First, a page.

This past weekend was a busy one for films.
Friday I saw Crazy Rich Asians which had quite a buzz going around the city and still was busy for being released weeks ago. Sadly I had a challenged young man sitting in the row behind me who periodically and persistently would have noticeable outbursts like “It’s almost October, you know….” and “I think it’s getting wet outside” which had nothing to do with the film at all. There was some film commentary as well and the Sally Soundtrack really wasn’t welcome. The woman who sat beside him in that row was quite patient I have to admit. This is my second film in a row with Henry Golding (Simple Favor was other). He likes removing his shirts. He plays the son of a very wealthy and powerful Singapore Chinese family (real estate moguls who developed the city). He starts living in NYC and you see him with his Chinese American girlfriend who is an Economics professor at NYU. His best friend is getting married and he wants to introduce his girlfriend Rachel around. This means an introduction to Mother (played effectively by Michelle Yeoh). Mom has petty and shallow friends who like to gossip. She is mindful of an Empire, where her husband (even for a wedding) doesn’t make an appearance. There are various family members who are around and some are definite stereotypes, but here it works. Comic relief is found in the daughter and school chum of Rachel, and she is very good. The story unfolds in ways that are anticipated and others not. That is the beauty of it, and while you get a sense of the opulence around the characters (the wedding itself is a true showing of crass over-spending just because one can spend it) it still remains grounded in characters that you care about. Will the young boyfriend and girlfriend be able to overcome all of the family and business issues around them? Well worth seeing although it doesn’t have to be seen in a big theatre.
Colette: on Saturday I ended up seeing this new and TIFF period piece starring Keira Knightley. She doesn’t seem to age, and seems to be the same as when I first saw her in Bend It Like Beckham. She is always effective in these period pieces as she seems to fit right in with the clothes, the manners and the challenging times for women and their current station. Here she is a young woman living out in the French countryside, and is courted by a publisher from Paris (played by The Affair’s Dominic West). He is a bit of a rogue, with questionable business acumen. In tough times with limited content he encourages Gabrielle to write about her life, which she had shared earlier verbally with her husband. At first he is not convinced but decides to eventually publish, under his own name “Willy”. Willy is more of a brand than a name, and he takes credit for the work which takes off with the young female population in France. The stories become the talk of the town, and make Willy plenty of money. Claudine are the books, unread by me, but they are a sensation that become a brand itself for everything (combs, perfume, treats etc). The story then unfolds in ways I won’t describe here. I will say that I found this story a bit slow and sluggish. Much of it was the set up for the real story which became the relationships that Gabrielle/Colette has in her life. None of them are shocking, but for the times obviously they would have been. Women had their place, and she was swimming upstream from that regarded path. Knightley and supporting cast do an admirable job here, but I didn’t come away feeling euphoric. It was okay. Much in the same way that I walked away from Cate Blanchett in Carol. As Gabrielle herself states at the end, “What a wonderful life I have had, I only wish I realized it sooner.”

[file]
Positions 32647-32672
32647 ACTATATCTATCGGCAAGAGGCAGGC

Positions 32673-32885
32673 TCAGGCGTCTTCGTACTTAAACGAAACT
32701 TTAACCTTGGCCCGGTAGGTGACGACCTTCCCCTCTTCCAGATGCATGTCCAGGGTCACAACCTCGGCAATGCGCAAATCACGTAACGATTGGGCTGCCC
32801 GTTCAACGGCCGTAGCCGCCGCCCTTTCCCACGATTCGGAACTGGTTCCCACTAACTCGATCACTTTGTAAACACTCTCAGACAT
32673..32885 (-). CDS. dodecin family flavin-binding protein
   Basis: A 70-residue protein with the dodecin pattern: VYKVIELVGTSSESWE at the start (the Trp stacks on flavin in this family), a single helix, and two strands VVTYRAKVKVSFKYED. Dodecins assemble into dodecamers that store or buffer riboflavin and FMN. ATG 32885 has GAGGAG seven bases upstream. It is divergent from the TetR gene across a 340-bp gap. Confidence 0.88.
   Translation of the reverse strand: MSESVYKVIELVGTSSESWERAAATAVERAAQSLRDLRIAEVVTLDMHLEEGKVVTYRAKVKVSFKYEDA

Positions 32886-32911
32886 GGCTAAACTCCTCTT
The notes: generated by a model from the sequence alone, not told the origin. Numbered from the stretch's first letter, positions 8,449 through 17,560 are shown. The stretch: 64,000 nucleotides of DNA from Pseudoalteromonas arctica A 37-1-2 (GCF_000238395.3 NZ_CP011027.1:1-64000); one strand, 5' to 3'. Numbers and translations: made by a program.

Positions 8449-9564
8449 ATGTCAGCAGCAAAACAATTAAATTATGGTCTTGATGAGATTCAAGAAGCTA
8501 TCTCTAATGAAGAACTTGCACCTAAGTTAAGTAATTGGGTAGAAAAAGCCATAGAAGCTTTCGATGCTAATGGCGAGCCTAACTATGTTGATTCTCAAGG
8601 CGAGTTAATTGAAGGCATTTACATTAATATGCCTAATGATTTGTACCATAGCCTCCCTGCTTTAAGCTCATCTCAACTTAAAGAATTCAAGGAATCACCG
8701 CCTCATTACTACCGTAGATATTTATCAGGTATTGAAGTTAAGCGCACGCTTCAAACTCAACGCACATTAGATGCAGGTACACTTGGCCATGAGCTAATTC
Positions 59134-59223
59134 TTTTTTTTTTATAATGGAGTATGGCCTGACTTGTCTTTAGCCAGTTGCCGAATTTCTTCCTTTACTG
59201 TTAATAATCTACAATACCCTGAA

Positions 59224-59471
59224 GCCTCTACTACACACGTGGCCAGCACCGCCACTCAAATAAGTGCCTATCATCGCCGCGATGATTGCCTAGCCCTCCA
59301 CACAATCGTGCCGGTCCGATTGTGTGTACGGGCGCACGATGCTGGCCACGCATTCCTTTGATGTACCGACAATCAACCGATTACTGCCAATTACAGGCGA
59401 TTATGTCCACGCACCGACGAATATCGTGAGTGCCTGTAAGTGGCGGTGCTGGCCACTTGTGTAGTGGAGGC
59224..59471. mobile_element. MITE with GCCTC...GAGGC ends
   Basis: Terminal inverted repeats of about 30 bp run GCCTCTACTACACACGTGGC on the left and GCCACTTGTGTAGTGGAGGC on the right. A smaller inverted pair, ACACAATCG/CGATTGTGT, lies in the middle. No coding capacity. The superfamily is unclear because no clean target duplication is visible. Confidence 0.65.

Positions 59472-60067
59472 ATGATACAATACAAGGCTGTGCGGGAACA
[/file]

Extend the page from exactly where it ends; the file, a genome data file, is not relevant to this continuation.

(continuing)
Wrinkle in Time: On Netflix this came out recently and it was based on the very popular book. It suffered greatly at the box office and with good reason I would think upon viewing. It is a mess, and the Disney goal of being inclusive and diverse is undermined by a story that is jumbled and uncertain. Basically Chris Pine as father has disappeared and left behind wife and two kids (older daughter and son). He is a professor of sorts who talks about using one’s mind to travel through time and space. School mates make fun of the kids left behind by their Dad at school. The son manages to find unique guides (among them Oprah and Reece Witherspoon, who’s overbite couldn’t be more pronounced) and they try to assist these young people in a quest to find Dad. Think the fairies who were assisting Cinderella, only less white and one trying too hard to be the comic relief. There is a darkness. There is some light. There is a journey and some interesting visuals, but none of it really resonates and it falls flat. I cannot recommend this.